17 Apr 2014

Why do we...Judge our Espresso Based on its Crema?

Sant'Eustachio coffee latte art

Crema. Since the blog video of JimSeven (James Hoffman) titled: "Crema is Rubbish", crema has been a somewhat controversial and dividing foam in the coffee industry. Whether you agree with Hoffman that perhaps crema should be either skimmed off or stirred through the espresso or americano, or not, the whole discussion did open peoples eyes.

Crema was always perceived as necessary, not only as a 'look-at-me-I'm-well-extracted', but also for flavour. After Hoffman's blog baristas across the world started to actually taste their crema and, in stead of just assuming that it should be present, started to decide to deliberately serve their coffee with or without crema.

The whole crema debacle subsided a little in my brain, after all, we are talking about a blog post from 2009. But after working more with super automated espresso machines
and visiting the Sant'Eustachio cafe in Rome, its back!

Sant'Eustachio is one of the strangest cafes I have  visited. Ever. Nothing that is happening behind the machine is visible. Absolutely nothing. The machines are shielded off on the sides with metal plates. The sides of the bar are either closed off, or closed by a high door. Even underneath the machines everything is shielded off. Everything.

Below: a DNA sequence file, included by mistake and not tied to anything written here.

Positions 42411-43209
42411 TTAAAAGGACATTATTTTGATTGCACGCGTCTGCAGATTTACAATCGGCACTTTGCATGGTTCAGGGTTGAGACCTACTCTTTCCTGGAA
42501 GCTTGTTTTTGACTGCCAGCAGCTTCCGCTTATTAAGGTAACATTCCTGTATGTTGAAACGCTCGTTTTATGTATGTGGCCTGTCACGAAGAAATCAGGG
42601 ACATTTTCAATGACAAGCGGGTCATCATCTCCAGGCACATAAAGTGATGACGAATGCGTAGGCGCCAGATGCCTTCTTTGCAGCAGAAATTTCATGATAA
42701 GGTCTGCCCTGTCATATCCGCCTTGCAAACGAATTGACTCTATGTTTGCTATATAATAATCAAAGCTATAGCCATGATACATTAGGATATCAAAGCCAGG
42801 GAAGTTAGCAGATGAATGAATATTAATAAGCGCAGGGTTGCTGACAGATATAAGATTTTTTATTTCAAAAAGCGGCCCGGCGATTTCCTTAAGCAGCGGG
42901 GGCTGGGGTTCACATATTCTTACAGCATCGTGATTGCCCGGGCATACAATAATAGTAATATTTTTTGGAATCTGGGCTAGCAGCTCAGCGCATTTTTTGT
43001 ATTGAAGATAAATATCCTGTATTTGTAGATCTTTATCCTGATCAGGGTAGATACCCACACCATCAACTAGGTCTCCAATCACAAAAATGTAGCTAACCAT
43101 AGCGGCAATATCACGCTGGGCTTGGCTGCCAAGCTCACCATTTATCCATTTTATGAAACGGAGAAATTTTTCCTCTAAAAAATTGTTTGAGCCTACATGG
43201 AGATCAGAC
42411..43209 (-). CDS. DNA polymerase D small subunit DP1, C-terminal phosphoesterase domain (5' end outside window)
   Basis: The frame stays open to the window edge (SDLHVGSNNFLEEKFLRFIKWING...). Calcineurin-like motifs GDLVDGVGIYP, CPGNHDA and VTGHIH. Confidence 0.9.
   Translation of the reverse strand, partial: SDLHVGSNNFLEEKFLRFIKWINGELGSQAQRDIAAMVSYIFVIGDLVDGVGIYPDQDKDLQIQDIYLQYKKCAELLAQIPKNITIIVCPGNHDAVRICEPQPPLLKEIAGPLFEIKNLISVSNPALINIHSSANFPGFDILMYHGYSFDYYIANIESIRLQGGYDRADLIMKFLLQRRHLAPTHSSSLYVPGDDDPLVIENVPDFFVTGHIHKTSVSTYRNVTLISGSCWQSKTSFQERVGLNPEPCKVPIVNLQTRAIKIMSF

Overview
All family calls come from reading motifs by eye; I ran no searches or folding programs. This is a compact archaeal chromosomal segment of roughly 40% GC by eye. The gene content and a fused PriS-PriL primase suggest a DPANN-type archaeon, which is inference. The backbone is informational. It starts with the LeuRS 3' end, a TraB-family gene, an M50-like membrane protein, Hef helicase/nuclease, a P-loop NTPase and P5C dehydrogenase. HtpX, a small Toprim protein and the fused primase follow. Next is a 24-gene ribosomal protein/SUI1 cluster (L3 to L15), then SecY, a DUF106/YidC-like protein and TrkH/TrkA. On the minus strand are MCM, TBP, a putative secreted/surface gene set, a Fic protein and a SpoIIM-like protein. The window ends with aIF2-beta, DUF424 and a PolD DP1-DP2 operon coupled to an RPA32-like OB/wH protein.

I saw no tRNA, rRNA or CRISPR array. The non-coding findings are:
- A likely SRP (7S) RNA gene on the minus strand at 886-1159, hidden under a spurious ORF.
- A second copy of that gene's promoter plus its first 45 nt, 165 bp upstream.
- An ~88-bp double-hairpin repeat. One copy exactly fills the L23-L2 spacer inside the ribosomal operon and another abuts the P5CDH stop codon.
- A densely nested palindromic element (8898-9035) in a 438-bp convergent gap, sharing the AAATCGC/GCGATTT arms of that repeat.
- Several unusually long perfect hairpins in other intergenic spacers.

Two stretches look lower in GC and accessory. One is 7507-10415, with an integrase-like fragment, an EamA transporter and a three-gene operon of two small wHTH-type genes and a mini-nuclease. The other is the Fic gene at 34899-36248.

As a barista, this is very frustrating. Especially when receiving an espresso with the most ridiculous amount of frothed crema. The moment the espresso is put in front of you, your whole train of thought halts. Your mind goes blank for a few seconds. And then the first thought is: "What the crema"?!
At this point I went back to the bar to see if I really could not see anything. And you really cannot see anything. After researching a bit back in our beautiful Rome apartment, I found that nobody actually knows the secret. Several newspapers have tried to find out what the mechanisms are behind the frothy several centimetres high crema at Sant'Eustachio, and as of yet, nobody knowsssss.

The espresso itself was not great. Not bad and not good, leaving it somewhere in the middle of the espresso database in my head. The crema really did not taste of much either, being mostly in the way of consuming the actual drink, resulting in me skimming it off on to a napkin on the side.

the ridiculous crema covered in mystery